Contemporary Southeast Asia: A Journal of International and Strategic Affairs Vol. 19/4 (Mar 1998)

Contemporary Southeast Asia: A Journal of International and Strategic Affairs Vol. 19/4 (Mar 1998)
Date of publication:  March 1998
Number of pages:  73
Code:  CS19/4


  • Preliminary Pages
  • The West and China: Crusaders and Cynics, by Kay Moller, contributor
    The recent convergence between the European Union’s and the United States’ strategies vis-à-vis China has been superficial. Even if Washington’s policies have turned more “commercial”, the U.S. interest remains characterized by considerations of global and regional order. Europe’s recently “politicized” approach, on the other hand, hardly conceals a largely economic agenda. The Clinton administration’s “comprehensive engagement” of Beijing may be an adequate tactic to gain time for learning processes in China. Its dilemma consists in the low speed of such learning and the temptation for third parties (such as the European Union) to allow themselves to be played against the United States if the short-term calculus makes this appear to be a profitable option.
  • The South China Sea in China's Strategic Thinking, by Shee Poon Kim, contributor
    This article examines China’s strategic thinking and policy towards the South China Sea in the post-Cold War era. One of its objectives is to show the linkage between China’s “strategic thinking” and its “strategic behaviour”. One cannot understand China’s strategic behaviour and policy without analysing the strategic thinking and thoughts of China’s decision-makers, especially Deng Xiao-ping’s eight strategic principles which have provided the foundation for Jiang Zemin’s policy towards the South China Sea since the post-Cold War era. The article also throws some light on the understanding of China’s changing perception towards the sea and its preparations to face the challenges from possible maritime conflicts in the twenty-first century.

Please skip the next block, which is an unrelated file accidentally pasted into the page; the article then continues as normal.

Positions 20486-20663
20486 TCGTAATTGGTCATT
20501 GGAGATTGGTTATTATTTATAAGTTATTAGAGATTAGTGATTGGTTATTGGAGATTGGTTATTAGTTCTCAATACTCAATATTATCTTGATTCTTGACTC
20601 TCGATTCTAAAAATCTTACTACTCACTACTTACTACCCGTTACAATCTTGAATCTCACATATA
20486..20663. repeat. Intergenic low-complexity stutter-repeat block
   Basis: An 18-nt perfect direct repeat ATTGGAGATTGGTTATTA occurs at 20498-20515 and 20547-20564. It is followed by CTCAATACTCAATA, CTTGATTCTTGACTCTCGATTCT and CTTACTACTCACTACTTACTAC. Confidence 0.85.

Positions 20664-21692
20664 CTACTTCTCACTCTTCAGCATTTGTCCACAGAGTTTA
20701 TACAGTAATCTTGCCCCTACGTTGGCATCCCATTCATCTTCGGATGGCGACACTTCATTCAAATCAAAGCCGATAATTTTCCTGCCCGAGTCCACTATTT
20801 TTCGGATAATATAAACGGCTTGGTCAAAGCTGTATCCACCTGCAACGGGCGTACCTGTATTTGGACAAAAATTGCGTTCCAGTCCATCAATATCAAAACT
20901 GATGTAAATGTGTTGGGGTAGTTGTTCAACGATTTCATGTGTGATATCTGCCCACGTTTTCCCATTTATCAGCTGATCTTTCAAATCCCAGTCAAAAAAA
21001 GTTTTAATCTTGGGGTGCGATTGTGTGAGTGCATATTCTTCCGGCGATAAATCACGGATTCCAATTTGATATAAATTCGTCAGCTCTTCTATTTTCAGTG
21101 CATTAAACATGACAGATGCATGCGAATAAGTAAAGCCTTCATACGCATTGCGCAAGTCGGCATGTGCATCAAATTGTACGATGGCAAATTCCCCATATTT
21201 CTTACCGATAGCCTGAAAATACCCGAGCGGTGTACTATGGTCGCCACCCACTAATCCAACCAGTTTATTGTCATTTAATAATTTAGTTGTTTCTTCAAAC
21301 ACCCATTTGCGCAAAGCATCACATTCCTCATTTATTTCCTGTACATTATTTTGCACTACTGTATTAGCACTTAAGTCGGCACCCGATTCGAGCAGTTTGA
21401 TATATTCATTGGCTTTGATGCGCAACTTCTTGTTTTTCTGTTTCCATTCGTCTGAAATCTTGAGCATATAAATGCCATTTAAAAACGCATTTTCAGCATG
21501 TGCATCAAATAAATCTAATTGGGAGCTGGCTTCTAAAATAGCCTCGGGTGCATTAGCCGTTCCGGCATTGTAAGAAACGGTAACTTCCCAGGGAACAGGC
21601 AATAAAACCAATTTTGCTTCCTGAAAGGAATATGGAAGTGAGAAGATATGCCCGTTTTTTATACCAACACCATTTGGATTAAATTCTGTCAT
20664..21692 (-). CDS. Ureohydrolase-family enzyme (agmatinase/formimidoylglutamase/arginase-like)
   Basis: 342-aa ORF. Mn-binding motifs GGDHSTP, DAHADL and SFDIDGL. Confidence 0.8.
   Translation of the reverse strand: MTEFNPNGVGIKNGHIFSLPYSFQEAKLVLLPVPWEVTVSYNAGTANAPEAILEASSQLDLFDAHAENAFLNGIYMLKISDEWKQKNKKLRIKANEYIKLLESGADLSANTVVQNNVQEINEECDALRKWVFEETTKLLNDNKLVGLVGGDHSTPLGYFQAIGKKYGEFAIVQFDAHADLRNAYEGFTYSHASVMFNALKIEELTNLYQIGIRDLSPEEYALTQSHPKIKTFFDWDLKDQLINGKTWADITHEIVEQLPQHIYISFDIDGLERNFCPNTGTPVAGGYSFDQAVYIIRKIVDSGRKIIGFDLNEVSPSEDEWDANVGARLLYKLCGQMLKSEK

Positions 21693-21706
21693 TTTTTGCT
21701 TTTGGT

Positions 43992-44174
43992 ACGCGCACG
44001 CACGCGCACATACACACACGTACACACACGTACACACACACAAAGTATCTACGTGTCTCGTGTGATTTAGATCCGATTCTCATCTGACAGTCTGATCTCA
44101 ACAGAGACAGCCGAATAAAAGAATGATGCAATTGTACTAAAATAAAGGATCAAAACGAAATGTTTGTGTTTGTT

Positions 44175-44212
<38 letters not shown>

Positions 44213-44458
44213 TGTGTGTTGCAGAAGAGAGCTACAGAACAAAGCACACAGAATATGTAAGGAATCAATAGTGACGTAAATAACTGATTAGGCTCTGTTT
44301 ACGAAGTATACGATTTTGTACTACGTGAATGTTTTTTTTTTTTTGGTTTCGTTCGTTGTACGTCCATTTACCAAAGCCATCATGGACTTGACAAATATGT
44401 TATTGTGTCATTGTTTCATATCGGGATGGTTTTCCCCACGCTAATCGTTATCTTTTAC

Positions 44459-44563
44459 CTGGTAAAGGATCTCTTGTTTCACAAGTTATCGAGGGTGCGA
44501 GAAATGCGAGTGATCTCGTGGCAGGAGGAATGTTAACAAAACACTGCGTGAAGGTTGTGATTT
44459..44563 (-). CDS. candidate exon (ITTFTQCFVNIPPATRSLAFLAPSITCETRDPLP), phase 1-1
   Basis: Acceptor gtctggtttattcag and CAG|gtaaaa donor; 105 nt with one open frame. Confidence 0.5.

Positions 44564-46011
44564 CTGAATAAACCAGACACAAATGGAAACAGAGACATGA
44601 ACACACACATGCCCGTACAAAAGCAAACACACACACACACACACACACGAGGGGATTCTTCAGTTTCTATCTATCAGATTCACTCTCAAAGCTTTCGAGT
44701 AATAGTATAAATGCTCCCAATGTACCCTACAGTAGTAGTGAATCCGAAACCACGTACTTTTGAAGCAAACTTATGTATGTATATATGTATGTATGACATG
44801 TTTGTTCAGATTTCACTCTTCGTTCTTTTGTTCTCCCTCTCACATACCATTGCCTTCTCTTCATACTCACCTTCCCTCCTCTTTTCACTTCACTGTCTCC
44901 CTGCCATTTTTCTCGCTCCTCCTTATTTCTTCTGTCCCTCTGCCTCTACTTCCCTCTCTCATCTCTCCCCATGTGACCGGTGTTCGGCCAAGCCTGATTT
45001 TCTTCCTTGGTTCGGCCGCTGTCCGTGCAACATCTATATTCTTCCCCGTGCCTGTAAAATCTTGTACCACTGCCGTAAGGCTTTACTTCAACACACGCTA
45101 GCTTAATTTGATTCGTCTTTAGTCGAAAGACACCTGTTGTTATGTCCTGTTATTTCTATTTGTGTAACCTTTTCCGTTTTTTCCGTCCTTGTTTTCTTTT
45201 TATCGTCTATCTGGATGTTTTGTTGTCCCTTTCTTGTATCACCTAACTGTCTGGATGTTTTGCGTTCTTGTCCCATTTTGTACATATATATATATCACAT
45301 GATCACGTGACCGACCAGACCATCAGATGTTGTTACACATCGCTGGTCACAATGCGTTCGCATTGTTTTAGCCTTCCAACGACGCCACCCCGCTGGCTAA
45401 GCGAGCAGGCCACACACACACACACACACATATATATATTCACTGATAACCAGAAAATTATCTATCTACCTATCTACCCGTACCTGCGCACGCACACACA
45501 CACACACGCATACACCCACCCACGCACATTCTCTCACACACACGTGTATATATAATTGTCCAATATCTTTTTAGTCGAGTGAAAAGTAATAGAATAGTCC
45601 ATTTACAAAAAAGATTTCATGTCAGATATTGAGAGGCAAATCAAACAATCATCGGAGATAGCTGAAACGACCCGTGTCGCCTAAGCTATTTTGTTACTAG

• The Myanmar Air Force Since 1988: Expansion and Modernization, by Andrew Selth, contributor
    Before the creation of the State Law and Order Restoration Council (SLORC) in 1988, the Burma Air Force was small, ill-equipped and crippled by its dependence on foreign logistics. It was hard-pressed to keep its aircraft flying, and could only perform a limited role in support of the army’s counter-insurgency operations. Yet, the air force has always been, and remains, an important factor in Myanmar’s security. The dramatic growth of the (renamed) Myanmar Air Force (MAF) under the SLORC suggests that the new generation of military leaders in Yangon shares this view. In addition to strengthening the MAF’s internal security role, the SLORC (and now its successor, the State Peace and Development Council) seems to envisage a significant external defence role for this element of the armed forces. If this ambitious modernization programme is successful, then in a few years time Myanmar will have a credible air defence capability for the first time in its history.
  • Memories of War Crimes in Asia and Europe: A Review Article
  • BOOK REVIEW: Interpreting Democracy. Capitalism, Democracy, and the Middle Class in Thailand, by John Girling, by John Funston, contributor
  • BOOK REVIEW: Sihanouk: Prince of Light, Prince of Darkness, by Milton Osborne, by Sorpong Peou, contributor
  • Index

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